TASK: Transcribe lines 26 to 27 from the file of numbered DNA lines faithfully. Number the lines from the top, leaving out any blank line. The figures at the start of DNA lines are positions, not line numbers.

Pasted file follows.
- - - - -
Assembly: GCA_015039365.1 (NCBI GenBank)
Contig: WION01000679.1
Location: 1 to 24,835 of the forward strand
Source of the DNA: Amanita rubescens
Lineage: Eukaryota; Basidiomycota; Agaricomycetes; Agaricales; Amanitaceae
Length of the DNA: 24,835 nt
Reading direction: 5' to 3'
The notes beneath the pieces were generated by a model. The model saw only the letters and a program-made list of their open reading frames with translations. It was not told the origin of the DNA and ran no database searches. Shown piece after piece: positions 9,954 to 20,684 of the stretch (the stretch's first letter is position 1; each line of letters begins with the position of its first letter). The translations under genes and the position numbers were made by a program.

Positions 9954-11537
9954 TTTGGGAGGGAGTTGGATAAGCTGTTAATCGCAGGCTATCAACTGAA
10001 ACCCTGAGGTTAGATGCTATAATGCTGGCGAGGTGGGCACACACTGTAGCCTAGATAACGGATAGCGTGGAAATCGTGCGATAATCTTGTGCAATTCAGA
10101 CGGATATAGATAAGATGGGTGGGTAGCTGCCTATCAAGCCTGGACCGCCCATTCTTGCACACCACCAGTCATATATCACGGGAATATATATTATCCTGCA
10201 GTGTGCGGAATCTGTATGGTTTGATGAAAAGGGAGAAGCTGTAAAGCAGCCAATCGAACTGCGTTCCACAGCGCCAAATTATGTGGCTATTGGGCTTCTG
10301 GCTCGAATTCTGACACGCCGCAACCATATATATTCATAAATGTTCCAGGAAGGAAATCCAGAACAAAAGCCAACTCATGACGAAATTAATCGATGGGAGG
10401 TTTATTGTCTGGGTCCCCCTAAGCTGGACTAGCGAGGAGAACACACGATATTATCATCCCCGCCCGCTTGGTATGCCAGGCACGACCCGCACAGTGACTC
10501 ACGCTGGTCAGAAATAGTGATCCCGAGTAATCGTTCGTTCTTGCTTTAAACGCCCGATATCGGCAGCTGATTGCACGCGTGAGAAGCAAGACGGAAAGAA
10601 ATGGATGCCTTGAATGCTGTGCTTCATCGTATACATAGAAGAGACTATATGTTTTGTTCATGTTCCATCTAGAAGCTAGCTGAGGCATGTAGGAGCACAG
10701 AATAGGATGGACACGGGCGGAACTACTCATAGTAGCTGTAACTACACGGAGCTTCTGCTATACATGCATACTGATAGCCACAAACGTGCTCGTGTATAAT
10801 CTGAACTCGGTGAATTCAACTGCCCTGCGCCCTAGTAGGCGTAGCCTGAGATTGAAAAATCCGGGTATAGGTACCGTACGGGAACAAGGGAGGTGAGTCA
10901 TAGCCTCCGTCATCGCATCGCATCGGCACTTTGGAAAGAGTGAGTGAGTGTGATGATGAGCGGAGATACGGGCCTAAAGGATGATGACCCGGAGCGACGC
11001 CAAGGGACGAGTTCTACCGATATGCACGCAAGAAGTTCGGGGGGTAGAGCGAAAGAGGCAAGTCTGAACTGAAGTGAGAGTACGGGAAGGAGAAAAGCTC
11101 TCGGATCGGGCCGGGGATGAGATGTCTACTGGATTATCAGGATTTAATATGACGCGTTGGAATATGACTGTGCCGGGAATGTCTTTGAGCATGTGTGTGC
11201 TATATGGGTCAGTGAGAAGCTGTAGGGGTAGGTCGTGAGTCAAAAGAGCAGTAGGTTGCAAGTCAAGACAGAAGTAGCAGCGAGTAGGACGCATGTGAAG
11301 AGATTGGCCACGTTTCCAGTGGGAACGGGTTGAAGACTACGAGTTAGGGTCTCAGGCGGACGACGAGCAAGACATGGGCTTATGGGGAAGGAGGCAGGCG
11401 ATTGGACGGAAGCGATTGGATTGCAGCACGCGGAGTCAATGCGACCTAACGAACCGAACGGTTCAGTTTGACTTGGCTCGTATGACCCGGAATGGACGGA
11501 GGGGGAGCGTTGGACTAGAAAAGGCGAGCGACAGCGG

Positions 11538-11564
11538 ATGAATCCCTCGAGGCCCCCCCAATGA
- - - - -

11501 GGGGGAGCGTTGGACTAGAAAAGGCGAGCGACAGCGG

Positions 11538-11564